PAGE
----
VIENNA, Austria – Last year, Austrian bicycle sales were hurt by unpredictable weather conditions, especially in summer. But one segment brought sunshine to the market: e-bikes. Pushed by Klima:Aktiv Mobil - a governmental action program for mobility management to reduce C02 emissions (including promotion and funding of energy-efficient mobility) – this segment started rolling and kept gaining momentum.
Austrian bicycle production, exports and imports 2011/2010
| ||2011 ||2010 |
|Production* ||194,000 ||210,000 |
|- Exports ||147,965** ||156,060*** |
|+ Imports ||398,298** ||373,303*** |
|Domestic Delivery ||444,333 ||427,243*** |
|Sold Overstock ||0**** ||12,757 |
|Total Bicycle Sales* ||440,333 ||440,000 |
| || || |
|E-bikes ||appr. 32,000 ||appr. 20,000 |
* Production and total sales figures estimated by Arge-Zweirad and Jo Beckendorff
** Preliminary figures by Statistik Austria
*** Varies slightly from last year’s printed preliminary figures
**** see text
Pushed by favourable state funding Austrian e-bike sales – more precisely, pedelec sales – skyrocketed from approximately 20,000 units in 2010 to more than 30,000 in 2011. Thalinger-Lange’s marketing manager Helge Fellner names a more precise figure – 32,000 units. Whatever the exact number is, it’s a more than 50% increase.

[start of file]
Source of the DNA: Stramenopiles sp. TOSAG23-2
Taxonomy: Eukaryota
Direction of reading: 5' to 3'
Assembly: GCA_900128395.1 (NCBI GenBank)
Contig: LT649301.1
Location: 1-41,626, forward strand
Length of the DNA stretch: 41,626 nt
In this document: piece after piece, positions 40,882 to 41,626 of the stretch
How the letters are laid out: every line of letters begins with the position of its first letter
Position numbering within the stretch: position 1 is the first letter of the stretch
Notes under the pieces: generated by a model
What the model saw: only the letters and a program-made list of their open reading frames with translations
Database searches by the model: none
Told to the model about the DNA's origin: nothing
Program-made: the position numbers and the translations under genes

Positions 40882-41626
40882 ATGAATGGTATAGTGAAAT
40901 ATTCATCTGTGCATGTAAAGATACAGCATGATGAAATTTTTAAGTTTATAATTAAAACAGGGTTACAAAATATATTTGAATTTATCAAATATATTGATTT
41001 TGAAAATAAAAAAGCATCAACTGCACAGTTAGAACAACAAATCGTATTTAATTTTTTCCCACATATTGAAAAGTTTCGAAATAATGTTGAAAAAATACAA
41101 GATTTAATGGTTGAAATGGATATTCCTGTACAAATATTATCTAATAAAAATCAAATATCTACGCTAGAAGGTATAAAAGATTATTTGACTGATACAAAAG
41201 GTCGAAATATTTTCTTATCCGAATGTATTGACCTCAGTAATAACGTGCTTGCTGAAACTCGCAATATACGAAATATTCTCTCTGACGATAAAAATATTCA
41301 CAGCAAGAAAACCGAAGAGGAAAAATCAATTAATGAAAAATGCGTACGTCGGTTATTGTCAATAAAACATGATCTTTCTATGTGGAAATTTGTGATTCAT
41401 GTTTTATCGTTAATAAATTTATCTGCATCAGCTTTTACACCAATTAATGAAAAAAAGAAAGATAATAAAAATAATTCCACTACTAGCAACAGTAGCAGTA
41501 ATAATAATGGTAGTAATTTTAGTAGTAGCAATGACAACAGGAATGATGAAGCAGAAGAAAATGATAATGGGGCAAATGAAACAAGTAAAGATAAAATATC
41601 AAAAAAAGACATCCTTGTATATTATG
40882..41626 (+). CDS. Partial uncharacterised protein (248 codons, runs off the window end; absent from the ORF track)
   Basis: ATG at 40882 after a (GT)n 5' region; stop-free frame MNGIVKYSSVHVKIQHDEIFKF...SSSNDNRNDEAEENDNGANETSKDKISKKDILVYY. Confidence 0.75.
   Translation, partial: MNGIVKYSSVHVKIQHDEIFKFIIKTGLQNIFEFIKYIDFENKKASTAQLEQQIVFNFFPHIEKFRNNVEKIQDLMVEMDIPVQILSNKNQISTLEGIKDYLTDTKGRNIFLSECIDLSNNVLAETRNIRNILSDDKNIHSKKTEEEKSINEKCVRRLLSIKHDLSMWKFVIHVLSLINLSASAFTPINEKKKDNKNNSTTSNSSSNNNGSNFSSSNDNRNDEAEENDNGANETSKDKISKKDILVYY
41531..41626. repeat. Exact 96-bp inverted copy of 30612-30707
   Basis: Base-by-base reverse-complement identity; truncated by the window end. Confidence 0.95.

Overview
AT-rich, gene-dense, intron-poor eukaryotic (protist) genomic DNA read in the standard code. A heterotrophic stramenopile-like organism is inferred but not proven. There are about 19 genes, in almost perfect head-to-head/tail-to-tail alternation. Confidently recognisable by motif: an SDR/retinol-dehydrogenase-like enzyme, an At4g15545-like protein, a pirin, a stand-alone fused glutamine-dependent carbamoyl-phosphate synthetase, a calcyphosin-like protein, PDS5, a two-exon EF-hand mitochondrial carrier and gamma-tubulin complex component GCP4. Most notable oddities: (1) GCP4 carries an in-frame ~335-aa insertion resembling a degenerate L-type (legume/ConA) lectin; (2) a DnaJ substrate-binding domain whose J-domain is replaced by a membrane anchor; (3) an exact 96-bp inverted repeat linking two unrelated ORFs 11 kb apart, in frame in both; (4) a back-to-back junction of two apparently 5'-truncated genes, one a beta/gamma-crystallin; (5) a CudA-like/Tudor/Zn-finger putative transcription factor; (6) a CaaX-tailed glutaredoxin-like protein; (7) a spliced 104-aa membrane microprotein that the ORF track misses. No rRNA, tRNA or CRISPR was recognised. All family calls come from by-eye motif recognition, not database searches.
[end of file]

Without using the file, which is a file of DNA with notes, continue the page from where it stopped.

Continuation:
Trend will definitely continue in 2012
According to Austrian Two-Wheeler Association ‘Arge Zweirad’ general secretary Karin Munk, 2011 was, “the year of the breakthrough for the latest pedelec generation. This trend will definitely continue in 2012. According to industry forecasts in 2014 there will be sales of approximately 50,000 units.” This development will be pushed by more efficient battery packs, a larger variety of e-bike kits and by the trendy image this product group keeps in its hands.
The Austrian government gave a big push to the ‘new’ pedelec market. The national climate protection initiative Klima:Aktiv (www.klimaaktiv.at) consists of a bundle of measures of regulation, taxes and subsidies “in the four thematic clusters Building, Energy Efficiency, Mobility and Renewable Energy”. Specific programs follow a comprehensive and systematic approach in supporting the market introduction “of climate-friendly technologies, services and activities”.
Creating a climate protection network of business and public sector also led to a unique nationwide e-bike state promotion and support in 2011. As a contribution to meet environmental obligations, in particular the EU framework of reducing greenhouse gas emissions in Austria by 13% from 1990 to the period 2008 to 2012, pedelec sales and use came into the spotlight.